Potential Jury Nullifies Law Before Even Being Seated, Eliminating Drug Trial
Posted Dec 20, 2010 2:02 PM CST
By Martha Neil
An accused drug-dealer caught a break in court last week, when a group of potential jurors in Montana revolted against an unpopular marijuana law.
No way could they convict anybody of a crime for having a couple of buds of marijuana--less than a fifth of an ounce, they told the judge in the Missoula County District Court case. And “I thought, ‘Geez, I don’t know if we can seat a jury,’ ” Judge Dusty Deschamps tells Missoulian.
And, in fact, he didn't: Deschamps called a recess and a lawyer for Touray Cornell worked out a plea deal with the prosecutor in the case.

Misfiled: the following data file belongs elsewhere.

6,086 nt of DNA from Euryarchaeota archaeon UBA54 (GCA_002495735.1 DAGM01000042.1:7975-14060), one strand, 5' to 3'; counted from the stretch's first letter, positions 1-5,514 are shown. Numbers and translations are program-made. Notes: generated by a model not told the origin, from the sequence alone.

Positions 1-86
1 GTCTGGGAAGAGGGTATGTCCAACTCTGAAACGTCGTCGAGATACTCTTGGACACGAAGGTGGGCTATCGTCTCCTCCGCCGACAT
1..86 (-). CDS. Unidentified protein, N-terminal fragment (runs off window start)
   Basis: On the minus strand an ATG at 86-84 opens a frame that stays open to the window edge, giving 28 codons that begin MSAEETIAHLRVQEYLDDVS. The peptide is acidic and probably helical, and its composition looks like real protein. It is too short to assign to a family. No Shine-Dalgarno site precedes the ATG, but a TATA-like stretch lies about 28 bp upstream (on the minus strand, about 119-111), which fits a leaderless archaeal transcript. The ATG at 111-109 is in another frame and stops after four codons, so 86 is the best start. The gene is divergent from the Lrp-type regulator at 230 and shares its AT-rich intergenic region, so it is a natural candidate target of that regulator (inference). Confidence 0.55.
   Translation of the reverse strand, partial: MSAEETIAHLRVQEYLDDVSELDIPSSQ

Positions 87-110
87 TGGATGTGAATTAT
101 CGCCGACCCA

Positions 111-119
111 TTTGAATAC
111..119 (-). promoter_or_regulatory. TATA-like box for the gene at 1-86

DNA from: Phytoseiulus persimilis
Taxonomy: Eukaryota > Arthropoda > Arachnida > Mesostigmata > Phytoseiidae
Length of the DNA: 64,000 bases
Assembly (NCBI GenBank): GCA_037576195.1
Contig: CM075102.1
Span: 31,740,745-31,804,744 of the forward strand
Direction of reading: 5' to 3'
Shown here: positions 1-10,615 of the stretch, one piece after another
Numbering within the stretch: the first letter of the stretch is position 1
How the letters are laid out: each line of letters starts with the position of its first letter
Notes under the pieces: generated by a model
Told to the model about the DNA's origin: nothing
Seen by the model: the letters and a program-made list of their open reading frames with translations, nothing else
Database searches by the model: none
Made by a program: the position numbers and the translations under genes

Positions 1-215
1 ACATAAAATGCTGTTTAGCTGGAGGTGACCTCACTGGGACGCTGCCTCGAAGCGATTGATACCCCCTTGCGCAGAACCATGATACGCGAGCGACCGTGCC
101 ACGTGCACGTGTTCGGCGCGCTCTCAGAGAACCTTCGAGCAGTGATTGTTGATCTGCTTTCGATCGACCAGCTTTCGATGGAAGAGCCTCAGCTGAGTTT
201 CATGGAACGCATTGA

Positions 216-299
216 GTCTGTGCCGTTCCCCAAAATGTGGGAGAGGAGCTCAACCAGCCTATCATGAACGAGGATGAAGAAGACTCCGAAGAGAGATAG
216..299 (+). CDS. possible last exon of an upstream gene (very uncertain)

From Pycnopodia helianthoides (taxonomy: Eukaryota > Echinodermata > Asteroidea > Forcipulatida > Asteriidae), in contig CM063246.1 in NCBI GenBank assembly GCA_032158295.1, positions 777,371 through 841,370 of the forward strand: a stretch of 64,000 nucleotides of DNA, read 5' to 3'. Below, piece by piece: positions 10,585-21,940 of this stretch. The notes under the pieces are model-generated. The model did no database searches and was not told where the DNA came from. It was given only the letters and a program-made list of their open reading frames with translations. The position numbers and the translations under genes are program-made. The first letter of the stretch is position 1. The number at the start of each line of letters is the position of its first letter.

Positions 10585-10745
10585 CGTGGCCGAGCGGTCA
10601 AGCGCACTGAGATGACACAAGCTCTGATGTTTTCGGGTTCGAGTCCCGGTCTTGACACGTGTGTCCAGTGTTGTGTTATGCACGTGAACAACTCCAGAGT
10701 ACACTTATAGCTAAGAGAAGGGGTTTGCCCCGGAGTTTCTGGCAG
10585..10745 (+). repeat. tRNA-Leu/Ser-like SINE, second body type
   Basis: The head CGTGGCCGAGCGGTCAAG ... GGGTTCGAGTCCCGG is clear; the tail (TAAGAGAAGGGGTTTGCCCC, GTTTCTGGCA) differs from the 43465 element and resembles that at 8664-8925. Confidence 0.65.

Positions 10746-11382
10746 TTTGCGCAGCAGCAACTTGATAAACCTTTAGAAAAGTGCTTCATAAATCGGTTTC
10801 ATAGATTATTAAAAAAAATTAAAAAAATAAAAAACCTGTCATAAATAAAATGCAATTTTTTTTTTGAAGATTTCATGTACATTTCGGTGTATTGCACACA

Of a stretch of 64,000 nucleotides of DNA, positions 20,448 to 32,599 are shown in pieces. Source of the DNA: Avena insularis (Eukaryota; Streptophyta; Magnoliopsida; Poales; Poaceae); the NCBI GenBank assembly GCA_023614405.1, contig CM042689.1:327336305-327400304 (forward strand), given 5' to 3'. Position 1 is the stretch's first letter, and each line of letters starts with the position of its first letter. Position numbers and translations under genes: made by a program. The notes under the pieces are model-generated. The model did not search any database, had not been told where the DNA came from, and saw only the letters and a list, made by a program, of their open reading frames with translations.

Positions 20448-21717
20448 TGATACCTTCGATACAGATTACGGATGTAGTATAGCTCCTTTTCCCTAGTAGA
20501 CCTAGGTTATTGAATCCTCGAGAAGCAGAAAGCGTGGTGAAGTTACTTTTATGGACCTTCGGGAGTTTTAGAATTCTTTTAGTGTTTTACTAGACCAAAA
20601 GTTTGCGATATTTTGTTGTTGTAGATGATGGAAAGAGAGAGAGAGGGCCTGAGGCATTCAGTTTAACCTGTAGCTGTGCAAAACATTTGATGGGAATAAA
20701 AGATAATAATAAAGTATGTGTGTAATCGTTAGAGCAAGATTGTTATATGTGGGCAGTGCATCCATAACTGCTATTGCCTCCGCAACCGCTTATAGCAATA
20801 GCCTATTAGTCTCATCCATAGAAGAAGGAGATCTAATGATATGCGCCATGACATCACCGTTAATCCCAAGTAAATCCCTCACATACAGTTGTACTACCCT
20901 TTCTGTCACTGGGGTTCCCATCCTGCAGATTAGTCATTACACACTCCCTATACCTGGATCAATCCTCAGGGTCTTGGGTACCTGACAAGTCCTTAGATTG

Although Cornell had originally been accused of dealing drugs and had a felony record, too, the newspaper says, the potential jury members didn't know that as they objected to the marijuana law under which he was also charged.
Meanwhile, all concerned have taken note of the difficulty enforcing the state's marijuana law.
Even if other individuals who didn't object to the law had been put on the jury, “I think that poses a real challenge in proceeding,” says Deschamps. “Are we really seating a jury of their peers if we just leave people on who are militant on the subject?”